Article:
Our coach driver, KCOA member Mike Freer, was ever responsive to our needs and took us to within a short walk of the Cathedral and Portsmouth’s new iconic Spinnaker Tower. After a quick lunch, the Tower was too promising to be missed and many members took the lift to the viewing galleries. On a sublimely clear day Portsmouth was laid out in Lilliputian detail below, with countless small craft and ships about their maritime business sailing in from the Solent with the Isle of Wight beyond.
Awaiting our attention was the Old Town of Portsmouth with its fashionable waterfront houses, cobbled streets and its Cathedral Church of St Thomas, expectant with Arcadian promise. A conducted tour of this ancient church had been thoughtfully arranged and two charming and knowledgeable Cathedral guides revealed a fascinating history. We learnt of the original foundation in 1185; French incendiary attacks during the 100 Years War and damage by Cromwellian cannon during the English Civil War in 1642. The town’s continuous Naval presence has shaped Portsmouth; Henry v111 built four breweries in the town, which is now home to HMS Victory and Mary Rose. Old Town’s cobbled Broad Street, although now desirably respectable, once housed the women who provided that special shore-leave comfort sailors required after arduous months at sea — a “Broad”, a woman of easy virtue, is an expression still used in America.
We were eager to hear and try the Nicholson organ, but first tea was provided in the cathedral rooms before Choral Evensong at 5.00 p.m. Although evensong is normally said on Saturdays, ten cathedral Lay Clerks sang in the 1185 Quire, and we heard: Gloria by Duruflé, Rose Responses, Psalm 66 set to plainsong and the Canticles sung to The First Service – Thomas Weelkes. In the Weelkes the men’s voices, with chamber organ continuo accompaniment set at Baroque pitch, blossomed in the ancient acoustic; an ethereal beauty spanning the centuries exemplifying English church music’s greatest period, an age which suffered the loss of both Thomas Weelkes and William Byrd in 1623, both men dying in the same year.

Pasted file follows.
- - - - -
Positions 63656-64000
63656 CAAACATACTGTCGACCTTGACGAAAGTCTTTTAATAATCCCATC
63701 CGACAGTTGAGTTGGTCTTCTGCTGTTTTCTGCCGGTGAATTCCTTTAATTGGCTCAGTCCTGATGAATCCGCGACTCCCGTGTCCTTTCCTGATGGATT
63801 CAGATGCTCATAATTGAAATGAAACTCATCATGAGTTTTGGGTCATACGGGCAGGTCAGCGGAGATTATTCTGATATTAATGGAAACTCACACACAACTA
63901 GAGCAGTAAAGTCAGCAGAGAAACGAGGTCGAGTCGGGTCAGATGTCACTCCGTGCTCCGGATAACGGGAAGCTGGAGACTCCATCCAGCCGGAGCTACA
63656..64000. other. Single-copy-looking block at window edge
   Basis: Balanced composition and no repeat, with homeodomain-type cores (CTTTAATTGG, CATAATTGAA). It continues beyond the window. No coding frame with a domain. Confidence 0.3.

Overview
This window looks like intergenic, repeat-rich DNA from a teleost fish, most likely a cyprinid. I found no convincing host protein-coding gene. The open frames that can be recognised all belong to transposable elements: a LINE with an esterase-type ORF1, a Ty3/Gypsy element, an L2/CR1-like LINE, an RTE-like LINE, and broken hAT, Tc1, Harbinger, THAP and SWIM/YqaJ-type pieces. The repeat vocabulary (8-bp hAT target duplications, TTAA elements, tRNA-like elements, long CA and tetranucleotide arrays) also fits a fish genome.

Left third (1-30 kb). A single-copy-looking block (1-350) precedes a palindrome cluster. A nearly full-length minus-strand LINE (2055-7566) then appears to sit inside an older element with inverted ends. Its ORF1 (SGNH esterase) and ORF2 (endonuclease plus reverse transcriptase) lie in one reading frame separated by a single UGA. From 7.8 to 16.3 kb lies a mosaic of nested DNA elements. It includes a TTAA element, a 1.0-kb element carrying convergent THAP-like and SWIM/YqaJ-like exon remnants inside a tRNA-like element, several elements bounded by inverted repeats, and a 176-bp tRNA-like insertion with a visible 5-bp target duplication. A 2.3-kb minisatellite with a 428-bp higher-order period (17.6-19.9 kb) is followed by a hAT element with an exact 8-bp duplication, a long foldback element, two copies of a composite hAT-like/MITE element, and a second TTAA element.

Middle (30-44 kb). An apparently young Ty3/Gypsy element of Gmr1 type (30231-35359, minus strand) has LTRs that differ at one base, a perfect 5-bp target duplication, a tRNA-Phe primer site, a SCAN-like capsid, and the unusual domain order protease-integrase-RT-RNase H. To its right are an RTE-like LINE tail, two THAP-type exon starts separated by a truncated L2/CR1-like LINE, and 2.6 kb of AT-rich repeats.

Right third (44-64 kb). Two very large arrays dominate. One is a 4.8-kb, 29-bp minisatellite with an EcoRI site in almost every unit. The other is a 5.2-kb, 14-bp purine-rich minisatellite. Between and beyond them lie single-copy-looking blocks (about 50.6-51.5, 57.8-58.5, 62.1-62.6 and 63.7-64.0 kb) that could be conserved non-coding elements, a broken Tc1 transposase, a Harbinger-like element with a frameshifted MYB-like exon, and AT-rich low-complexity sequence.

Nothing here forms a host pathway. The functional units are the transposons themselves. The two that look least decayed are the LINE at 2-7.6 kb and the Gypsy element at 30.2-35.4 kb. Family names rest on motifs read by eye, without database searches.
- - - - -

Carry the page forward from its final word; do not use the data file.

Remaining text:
Portsmouth Cathedral Nicholson 2001 West Great
The Nicholson organ came into its own during the Duruflé and also the Voluntary, Litanies by Jehan Alain, which was stunningly played by the Sub Organist Marcus Wibberley. The Master of Music, Dr David Price, directed the choir and, following the service, gave us an insight into the workings of the organ and the musical life of the Cathedral, before inviting us to explore the instrument for ourselves. Although the organ is delicately voiced, predominately in its original 1860 style, there is a richness of ensemble available from the 17-stop Great Organ, 13-stop Swell Organ and 9-stop Choir Organ. The Pedal Organ has ten stops and the new 2001 west facing Great has eight stops. This is a fine organ, with an engaging English tonality, which was only momentarily marred by some out-of-tune Great reeds. A number of members were able to try the organ — with some in the Quire, also trying the new one-manual 3-stop chamber organ, by Kenneth Tickell, producing strains of Sweelinck sounding just as it should.
We were particularly pleased to welcome our “foreign correspondent”, Nigel Durrant, on our Portsmouth excursion — whilst over on a visit from Eindhoven — to enjoy what had been a remarkable day of Portsmouth’s delights. For those who might like them, full organ specifications are available on both the Cathedral and St Mary’s websites.